Whilst in Indonesia, I wanted to learn as many traditional crafts as I could. As I was walking around Bali I noticed many beautiful stone and wood carved statues, souvenirs, and designs on the exterior of homes and temples. I had the opportunity to go into a woodcarving family compound to learn about their process. After seeing this, I wanted to learn the technique myself.
I did a bit of research and discovered Five Art Studio based in Ubud, within Keliki Village. They offer a number of different workshops taught by the owner, Wayan Suardana (Kojex), and other local artists. Some of the art classes offered include keliki painting, batik, silver making, wood and stone carving. There are also some classes such as Balinese dance and religious offering classes that allow you to learn more about the Balinese culture.
Unfortunately when I arrived the person who taught wood carving was not there but I decided to try keliki painting instead. Whilst learning the intricacy of keliki painting, I talked to Wayan about what he did and how he began his own studio.
(Photograph by Jeremy 2017)
Growing up in a family of artists, art was part of every aspect of young Wayan’s life. His parents owned their own studio and this is how he learnt to paint and draw at a very young age. Growing up, he learnt a number of other traditional crafts including batik. As Wayan is working with other local artists with different skills, he gets to observe and learn as well.
Wayan wanted to open his own studio in which he named Five Art Studio. He believes that the skills of various ‘traditional arts are being lost and forgotten’, and hopes to keep these art forms alive which is why he began offering workshops. The workshops are offered to people from all over the world who are interested and willing to learn about the traditional arts and culture of Bali. He hopes that they will remember these skills and take them back to where they are from. Wayan also wants to share his knowledge with the local children which he offers painting lessons and English lessons to.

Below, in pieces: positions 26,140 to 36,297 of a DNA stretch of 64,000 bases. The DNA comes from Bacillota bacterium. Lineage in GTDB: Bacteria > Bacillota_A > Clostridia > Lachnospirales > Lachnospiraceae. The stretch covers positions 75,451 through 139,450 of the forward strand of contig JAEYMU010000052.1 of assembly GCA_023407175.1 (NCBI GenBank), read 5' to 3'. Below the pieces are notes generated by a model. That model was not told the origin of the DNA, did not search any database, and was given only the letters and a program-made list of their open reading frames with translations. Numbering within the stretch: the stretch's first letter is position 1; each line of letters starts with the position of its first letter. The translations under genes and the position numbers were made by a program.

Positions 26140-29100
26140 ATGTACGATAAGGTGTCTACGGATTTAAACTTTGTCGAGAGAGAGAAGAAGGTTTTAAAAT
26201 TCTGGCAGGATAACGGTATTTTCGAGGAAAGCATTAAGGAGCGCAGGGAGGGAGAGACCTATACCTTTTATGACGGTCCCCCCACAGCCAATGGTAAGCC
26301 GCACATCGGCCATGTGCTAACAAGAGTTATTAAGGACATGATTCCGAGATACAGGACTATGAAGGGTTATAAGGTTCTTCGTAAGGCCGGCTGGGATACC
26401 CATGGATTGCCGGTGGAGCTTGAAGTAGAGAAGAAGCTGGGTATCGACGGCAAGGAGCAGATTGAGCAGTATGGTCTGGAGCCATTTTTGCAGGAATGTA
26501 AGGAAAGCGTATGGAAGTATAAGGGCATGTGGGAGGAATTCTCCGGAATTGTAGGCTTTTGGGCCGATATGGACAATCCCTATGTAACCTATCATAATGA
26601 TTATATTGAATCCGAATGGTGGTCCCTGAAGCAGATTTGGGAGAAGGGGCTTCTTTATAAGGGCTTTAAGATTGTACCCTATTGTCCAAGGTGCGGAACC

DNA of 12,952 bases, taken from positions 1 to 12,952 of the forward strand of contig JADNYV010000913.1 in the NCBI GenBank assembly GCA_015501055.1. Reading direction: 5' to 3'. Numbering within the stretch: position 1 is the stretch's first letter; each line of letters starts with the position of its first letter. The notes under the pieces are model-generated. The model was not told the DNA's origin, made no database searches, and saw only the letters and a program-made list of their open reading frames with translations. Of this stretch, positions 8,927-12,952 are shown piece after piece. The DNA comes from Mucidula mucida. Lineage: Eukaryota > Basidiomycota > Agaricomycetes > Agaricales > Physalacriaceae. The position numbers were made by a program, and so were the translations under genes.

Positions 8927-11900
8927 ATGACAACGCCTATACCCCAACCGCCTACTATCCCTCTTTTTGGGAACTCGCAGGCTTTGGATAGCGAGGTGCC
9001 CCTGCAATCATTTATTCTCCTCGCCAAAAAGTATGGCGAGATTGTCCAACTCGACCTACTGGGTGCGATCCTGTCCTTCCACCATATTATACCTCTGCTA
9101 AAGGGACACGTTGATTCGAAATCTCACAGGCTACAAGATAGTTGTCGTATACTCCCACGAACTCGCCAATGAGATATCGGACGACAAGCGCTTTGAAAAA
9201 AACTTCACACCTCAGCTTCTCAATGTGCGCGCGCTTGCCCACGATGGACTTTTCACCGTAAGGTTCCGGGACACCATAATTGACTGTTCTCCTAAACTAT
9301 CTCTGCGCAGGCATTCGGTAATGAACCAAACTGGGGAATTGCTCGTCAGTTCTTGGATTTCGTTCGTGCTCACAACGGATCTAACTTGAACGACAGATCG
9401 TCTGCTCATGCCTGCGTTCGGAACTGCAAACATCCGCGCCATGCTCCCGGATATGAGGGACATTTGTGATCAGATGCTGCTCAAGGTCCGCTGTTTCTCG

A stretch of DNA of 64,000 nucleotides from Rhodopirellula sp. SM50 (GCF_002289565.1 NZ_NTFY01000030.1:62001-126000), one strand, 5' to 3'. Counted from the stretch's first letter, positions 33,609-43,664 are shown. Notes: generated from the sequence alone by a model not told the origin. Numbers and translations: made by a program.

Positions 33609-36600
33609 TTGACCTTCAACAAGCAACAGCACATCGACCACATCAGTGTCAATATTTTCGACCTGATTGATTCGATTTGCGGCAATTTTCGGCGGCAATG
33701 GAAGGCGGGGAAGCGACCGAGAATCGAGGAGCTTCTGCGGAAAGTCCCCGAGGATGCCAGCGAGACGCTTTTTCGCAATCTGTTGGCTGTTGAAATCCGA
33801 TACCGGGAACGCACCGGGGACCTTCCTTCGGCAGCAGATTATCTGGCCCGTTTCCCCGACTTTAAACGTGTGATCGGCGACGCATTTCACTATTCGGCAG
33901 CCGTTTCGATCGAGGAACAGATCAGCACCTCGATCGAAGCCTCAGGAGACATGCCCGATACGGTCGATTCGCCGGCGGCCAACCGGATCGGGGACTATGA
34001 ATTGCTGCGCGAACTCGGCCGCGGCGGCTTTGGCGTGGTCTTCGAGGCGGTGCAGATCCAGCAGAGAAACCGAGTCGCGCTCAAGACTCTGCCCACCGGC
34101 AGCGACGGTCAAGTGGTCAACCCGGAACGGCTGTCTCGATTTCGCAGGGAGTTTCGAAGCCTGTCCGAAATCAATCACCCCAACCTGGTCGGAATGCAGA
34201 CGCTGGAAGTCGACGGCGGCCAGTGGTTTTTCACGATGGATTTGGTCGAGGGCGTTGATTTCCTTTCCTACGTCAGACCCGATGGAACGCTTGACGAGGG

It is agreed ‘that many of Indonesia’s traditions are indeed fragile and in jeopardy (Taylor 1994 p.7), however ‘we cannot seem to agree on, why this is so, or what needs to be done (Taylor 1994 p.7).’
From talking to my local Balinese driver I discovered that one of the causes may be due to the growing tourism sector. The driver’s father is a wood carver however the skills were never passed onto him as he had no interest in wood carving and wanted to work within the tourism sector. Similarly, his uncle changed professions to work in tourism. The skills involved in creating traditional arts in Indonesia is historically passed down through family. If the younger generation decides to continually refuse to learn these skills, they will eventually be lost.
Five Art Studio, Welcome to Five Art Studio, viewed 16 February 2017, <http://fiveartubud.com/>
Taylor, P. (ed.) 1994, Fragile Traditions: Indonesian Art in Jeopardy, University of Hawaii Press, Honolulu.
Wagner, F. 1959, Indonesia: The Art of An Island Group, Methuen, London.
Wayan 2017, Interviewed by Jessica Xie, Bali, 24 January 2017.
Five Art Studio n.d., viewed 16 February 2017, <http://fiveartubud.com/>
Taken by Jeremy 2017